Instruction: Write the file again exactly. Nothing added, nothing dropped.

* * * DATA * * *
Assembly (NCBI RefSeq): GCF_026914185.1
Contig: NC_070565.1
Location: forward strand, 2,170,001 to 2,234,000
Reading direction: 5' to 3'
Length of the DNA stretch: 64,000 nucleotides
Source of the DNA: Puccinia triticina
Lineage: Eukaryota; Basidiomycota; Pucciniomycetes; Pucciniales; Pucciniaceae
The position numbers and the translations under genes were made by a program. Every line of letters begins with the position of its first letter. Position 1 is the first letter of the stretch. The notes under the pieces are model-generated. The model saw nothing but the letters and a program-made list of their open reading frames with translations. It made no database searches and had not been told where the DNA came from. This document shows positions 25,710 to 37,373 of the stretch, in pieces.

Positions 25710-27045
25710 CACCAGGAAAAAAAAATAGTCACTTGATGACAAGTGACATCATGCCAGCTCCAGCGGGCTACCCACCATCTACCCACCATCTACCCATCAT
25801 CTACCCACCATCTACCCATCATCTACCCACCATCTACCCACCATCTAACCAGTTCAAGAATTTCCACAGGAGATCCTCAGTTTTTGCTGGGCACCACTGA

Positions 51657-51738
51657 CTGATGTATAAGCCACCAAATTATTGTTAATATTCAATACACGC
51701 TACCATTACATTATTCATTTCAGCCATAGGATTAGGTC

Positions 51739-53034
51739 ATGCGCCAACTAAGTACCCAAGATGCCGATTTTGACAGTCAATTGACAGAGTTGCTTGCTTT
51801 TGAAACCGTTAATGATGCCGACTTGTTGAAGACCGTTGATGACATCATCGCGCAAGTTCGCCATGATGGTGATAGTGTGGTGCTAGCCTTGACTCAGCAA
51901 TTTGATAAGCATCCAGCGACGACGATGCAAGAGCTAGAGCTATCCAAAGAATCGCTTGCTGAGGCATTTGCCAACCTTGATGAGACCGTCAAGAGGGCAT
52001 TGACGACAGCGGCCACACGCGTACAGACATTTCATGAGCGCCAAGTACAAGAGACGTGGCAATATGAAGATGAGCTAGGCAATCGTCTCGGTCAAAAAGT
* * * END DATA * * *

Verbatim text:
Assembly (NCBI RefSeq): GCF_026914185.1
Contig: NC_070565.1
Location: forward strand, 2,170,001 to 2,234,000
Reading direction: 5' to 3'
Length of the DNA stretch: 64,000 nucleotides
Source of the DNA: Puccinia triticina
Lineage: Eukaryota; Basidiomycota; Pucciniomycetes; Pucciniales; Pucciniaceae
The position numbers and the translations under genes were made by a program. Every line of letters begins with the position of its first letter. Position 1 is the first letter of the stretch. The notes under the pieces are model-generated. The model saw nothing but the letters and a program-made list of their open reading frames with translations. It made no database searches and had not been told where the DNA came from. This document shows positions 25,710 to 37,373 of the stretch, in pieces.

Positions 25710-27045
25710 CACCAGGAAAAAAAAATAGTCACTTGATGACAAGTGACATCATGCCAGCTCCAGCGGGCTACCCACCATCTACCCACCATCTACCCATCAT
25801 CTACCCACCATCTACCCATCATCTACCCACCATCTACCCACCATCTAACCAGTTCAAGAATTTCCACAGGAGATCCTCAGTTTTTGCTGGGCACCACTGA

Positions 51657-51738
51657 CTGATGTATAAGCCACCAAATTATTGTTAATATTCAATACACGC
51701 TACCATTACATTATTCATTTCAGCCATAGGATTAGGTC

Positions 51739-53034
51739 ATGCGCCAACTAAGTACCCAAGATGCCGATTTTGACAGTCAATTGACAGAGTTGCTTGCTTT
51801 TGAAACCGTTAATGATGCCGACTTGTTGAAGACCGTTGATGACATCATCGCGCAAGTTCGCCATGATGGTGATAGTGTGGTGCTAGCCTTGACTCAGCAA
51901 TTTGATAAGCATCCAGCGACGACGATGCAAGAGCTAGAGCTATCCAAAGAATCGCTTGCTGAGGCATTTGCCAACCTTGATGAGACCGTCAAGAGGGCAT
52001 TGACGACAGCGGCCACACGCGTACAGACATTTCATGAGCGCCAAGTACAAGAGACGTGGCAATATGAAGATGAGCTAGGCAATCGTCTCGGTCAAAAAGT